Green Bay Packers running back James Starks suffered a knee sprain during the fourth quarter, and coach Mike McCarthy won’t know the extent of the injury until Monday.
Fellow back Ryan Grant, however, was upbeat that the injury isn’t something that will keep the Packers’ top runner out for too long.
“Initially, he was in pain, but I think (from) the initial shock,” Grant said. “What he was told by the doctor put him in good spirits. He said it’s a little sore right now. I guess (Monday) they’ll do the testing, but he was in good spirits.”
Starks finished with 38 yards on 11 attempts, with a 20-yarder bolstering a dismal day for the Packers’ ground attack. He added 53 yards on six receptions – both career highs. Of his 91 total yards, 55 of them came on the fourth-quarter touchdown drive after the Buccaneers had pulled within 28-26.
Starks was injured on the next series, when he was stopped for no gain on the play preceding Aaron Rodgers’ clinching touchdown pass to Jordy Nelson. Rodgers quickly signaled for the trainers to come out, and even McCarthy came on the field to check the condition of his young runner.
“I thought James was having a nice day with his opportunities,” McCarthy said. “I would have like to have given him some more opportunities. We had some things in, run and pass at the line, and they were challenging the box and played us very aggressively on the perimeter. There were some opportunities that he would normally have that he did not have. James is having a good year and I thought he was playing well up to the injury.”
If Starks can’t play against Detroit on Thursday – and that’s a good early guess given the short turnaround to the Thanksgiving game – they’d not only be without their top runner but their third-down back and No. 4 receiver. Starks has rushed for 541 yards and averages 4.5 per carry. Plus, he’s caught 28 passes for 210 yards. He’s on pace for 1,202 total yards. Grant, meantime, has rushed for 267 yards on 73 carries (3.7 average) and never has been an impact player as an outlet receiver.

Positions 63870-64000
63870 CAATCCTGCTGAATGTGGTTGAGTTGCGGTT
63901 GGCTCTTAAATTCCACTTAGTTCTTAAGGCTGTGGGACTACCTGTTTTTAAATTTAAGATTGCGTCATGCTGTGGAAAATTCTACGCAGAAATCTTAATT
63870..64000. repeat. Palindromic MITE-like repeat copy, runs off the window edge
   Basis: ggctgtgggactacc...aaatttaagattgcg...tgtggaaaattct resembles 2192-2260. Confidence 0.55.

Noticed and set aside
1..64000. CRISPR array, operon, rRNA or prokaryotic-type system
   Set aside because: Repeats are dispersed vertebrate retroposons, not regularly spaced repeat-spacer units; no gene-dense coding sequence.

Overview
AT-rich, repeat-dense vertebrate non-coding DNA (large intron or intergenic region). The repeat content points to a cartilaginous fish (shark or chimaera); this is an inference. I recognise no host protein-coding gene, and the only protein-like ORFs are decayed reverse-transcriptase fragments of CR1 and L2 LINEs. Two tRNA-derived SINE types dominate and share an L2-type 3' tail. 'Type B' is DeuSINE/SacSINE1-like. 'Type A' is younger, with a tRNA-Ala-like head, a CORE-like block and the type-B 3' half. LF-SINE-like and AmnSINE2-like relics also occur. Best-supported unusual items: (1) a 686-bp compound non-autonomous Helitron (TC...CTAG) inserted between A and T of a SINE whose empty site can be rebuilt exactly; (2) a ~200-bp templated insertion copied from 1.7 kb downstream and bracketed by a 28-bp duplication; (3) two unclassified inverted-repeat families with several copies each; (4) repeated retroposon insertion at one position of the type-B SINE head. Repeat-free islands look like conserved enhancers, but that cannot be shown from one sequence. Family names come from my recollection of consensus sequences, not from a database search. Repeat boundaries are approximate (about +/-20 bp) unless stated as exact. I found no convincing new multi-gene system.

Meanwhile, the Packers got back defensive end Mike Neal, who saw his first action since last year’s Week 5 game at Washington. Neal, who needed knee surgery after a training camp injury, played 13 snaps (unofficially) – mostly on third-and-long as well as Tampa Bay’s two-minute drill at the end of the first half.
“I knew, I just didn’t say anything,” Neal said when asked when he had learned that he’d be activated for the game. “I don’t feel like being held accountable to anybody and answering anybody’s questions during the week. I knew Thursday, that you practice this week and you practice the full practice, then there’s a great possibility you’re playing. I knew; I just didn’t say anything.”
Neal did not register a sack, tackle or pressure, though he did provide some push when lined up at defensive tackle or on several snaps when standing up almost like an outside linebacker.
“I saw one of the snapshots of the game and the pressure he was bringing from the opposite edge was fantastic,” linebacker Clay Matthews said. “A guy of his caliber and strength and overall ability is only going to help us out getting pressure on the quarterback and collapsing the pocket.”
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